I read a quote recently, and I’m paraphrasing, where the parent was shocked things would be as it was. She was referring to the moodiness of a teenager. It struck me as surprising, that she would be shocked. Are we as adults so out of touch with our own memories of what we were like as teenagers? How is that possible? Do you not remember how you much you hated curfew, or how hard you had to fight for the right to drive your mom’s car or how you wished, oh so desperately, for your Dad to just Shut The Fuck Up? Do you not remember how you felt the first time the object of your affection blew you off, or when the person you thought was your best friend told everyone that one thing you told her not to tell anyone? I didn’t need to read any books on raising teenagers to know what I was entering when my daughter became a teenager; I just referenced the library of my memories. I thought about the girl I was, frightened and alone so much of the time, searching for answers, given my circumstances, that familiarity I had with the belt. I remember the access I had to my anger when I turned twelve. I remember so clearly realizing my parents were fallible, that their thinking would not necessarily work for me. I remember pining, I remember feeling broken hearted, I remember feeling defiant. I remember breaking the rules. I remember so much of it. I know the Teenager is not wired as I was as a teen and I know that in raising her, I’ve had to course-correct my wiring, in order to help her jump from one lilypad of teen angst to another. I have chosen to raise her in the way I have done so because I learned so much from the way I was raised, and what didn’t work for me. She may not know how to boil water (nor did I), but I know she knows how to voice her opinion and I know she knows how to care for others and she now knows how to do laundry. I did not have a rocky road in raising my Teenager—other than my professional hiccups, such as losing my job when she was 15, and really, that has been tough, not always having the resources to provide—because I remembered so clearly, and I used those memories to help guide me as a parent. I know it can be difficult to relate to a teenager when you’re middle aged and worried about your 401K plan, but if you try to see the world through their eyes, you may have a fighting chance on getting through the teen years without too many battle scars.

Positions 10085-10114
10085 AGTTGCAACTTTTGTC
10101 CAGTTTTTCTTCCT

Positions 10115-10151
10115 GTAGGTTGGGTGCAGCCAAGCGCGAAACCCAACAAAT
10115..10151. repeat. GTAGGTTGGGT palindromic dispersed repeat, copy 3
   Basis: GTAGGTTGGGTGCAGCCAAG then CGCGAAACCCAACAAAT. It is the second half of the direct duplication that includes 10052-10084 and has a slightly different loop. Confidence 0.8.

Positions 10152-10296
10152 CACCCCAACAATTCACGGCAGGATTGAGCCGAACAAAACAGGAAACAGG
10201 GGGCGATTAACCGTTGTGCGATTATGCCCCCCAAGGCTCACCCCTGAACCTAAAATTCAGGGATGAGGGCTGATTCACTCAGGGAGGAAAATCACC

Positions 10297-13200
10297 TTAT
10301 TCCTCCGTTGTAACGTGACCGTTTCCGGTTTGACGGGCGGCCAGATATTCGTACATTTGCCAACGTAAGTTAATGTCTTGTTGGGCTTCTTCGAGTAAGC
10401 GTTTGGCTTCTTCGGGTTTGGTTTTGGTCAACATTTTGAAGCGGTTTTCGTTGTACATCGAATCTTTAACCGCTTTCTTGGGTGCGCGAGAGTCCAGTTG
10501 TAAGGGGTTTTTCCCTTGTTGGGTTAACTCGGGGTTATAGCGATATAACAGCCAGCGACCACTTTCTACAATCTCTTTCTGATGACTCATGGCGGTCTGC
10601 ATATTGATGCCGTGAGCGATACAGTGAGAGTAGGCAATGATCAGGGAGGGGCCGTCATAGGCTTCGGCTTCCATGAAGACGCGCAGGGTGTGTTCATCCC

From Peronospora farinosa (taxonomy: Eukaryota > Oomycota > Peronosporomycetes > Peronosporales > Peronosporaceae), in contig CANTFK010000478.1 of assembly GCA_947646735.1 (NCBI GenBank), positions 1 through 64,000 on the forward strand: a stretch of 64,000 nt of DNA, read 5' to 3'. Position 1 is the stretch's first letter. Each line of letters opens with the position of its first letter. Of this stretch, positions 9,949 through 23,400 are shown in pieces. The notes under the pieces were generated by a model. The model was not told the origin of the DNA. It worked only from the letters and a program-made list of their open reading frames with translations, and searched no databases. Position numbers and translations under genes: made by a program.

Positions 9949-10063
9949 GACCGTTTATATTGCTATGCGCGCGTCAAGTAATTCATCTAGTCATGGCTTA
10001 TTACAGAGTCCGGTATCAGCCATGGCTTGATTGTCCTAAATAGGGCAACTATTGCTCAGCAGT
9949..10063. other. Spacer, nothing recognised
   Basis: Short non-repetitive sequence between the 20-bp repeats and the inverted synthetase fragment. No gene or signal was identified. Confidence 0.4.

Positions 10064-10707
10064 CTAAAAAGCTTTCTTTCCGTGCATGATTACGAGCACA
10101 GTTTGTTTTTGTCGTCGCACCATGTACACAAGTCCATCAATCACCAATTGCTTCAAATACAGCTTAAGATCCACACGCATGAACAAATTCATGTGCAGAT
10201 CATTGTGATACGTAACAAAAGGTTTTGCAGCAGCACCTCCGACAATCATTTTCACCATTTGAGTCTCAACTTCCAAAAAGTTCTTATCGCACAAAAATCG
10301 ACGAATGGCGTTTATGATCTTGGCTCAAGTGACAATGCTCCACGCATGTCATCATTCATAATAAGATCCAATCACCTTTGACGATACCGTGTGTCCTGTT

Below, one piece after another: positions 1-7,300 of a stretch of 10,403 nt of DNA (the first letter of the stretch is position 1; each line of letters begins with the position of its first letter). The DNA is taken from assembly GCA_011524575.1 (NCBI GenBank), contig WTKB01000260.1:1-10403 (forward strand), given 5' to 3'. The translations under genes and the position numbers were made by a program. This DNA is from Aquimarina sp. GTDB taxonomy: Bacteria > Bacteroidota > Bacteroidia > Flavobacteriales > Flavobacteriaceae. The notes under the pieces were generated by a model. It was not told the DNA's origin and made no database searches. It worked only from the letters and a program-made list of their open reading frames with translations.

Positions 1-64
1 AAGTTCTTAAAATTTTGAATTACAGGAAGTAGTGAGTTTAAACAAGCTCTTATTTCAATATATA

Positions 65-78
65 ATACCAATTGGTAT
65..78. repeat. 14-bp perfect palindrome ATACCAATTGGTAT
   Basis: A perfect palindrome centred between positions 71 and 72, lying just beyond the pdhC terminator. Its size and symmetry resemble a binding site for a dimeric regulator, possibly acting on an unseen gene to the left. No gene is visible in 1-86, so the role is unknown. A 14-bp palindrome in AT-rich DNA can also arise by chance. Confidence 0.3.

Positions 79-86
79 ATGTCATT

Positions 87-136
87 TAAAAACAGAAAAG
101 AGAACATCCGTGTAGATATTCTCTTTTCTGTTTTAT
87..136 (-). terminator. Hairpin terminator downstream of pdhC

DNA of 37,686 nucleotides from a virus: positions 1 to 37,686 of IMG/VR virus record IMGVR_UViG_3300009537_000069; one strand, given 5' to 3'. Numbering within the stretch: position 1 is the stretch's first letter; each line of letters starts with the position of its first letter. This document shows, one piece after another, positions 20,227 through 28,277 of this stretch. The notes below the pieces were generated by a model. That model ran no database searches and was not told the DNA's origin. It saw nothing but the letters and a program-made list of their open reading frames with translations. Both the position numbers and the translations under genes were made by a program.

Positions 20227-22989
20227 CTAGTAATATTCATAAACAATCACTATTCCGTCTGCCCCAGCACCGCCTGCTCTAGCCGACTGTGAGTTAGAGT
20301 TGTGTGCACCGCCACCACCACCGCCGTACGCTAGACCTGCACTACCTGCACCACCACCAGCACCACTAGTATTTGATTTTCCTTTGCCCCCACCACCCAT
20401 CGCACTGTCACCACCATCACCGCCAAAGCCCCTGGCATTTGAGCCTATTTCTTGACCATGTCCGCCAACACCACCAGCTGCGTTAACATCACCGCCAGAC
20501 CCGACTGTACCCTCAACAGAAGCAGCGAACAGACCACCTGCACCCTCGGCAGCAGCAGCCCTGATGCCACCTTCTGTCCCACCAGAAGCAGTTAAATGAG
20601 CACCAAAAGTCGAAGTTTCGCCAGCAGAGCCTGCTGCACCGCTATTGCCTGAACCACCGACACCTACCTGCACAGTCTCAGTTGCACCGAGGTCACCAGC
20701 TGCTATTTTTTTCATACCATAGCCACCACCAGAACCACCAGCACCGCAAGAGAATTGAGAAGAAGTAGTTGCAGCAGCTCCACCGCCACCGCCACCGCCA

Happy Birthday Gloria.
Karen Uhlenbeck, I bow to you.
Catherine O’Hara: “When we were doing SCTV and someone would say, “What about this person? You want to play them in a scene? You want to do her?” If I didn’t like them, I wouldn’t play them. It takes too much of my time and energy.”
Christy Metz: “A lot of people think of success happening overnight but for me, it took a lot longer. And it’s only been 3 years, but when you think of this in the grand scheme of life, it’s really not a long time.”
If you care, here’s a Mueller report thing.
A case of fetus-in-fetu.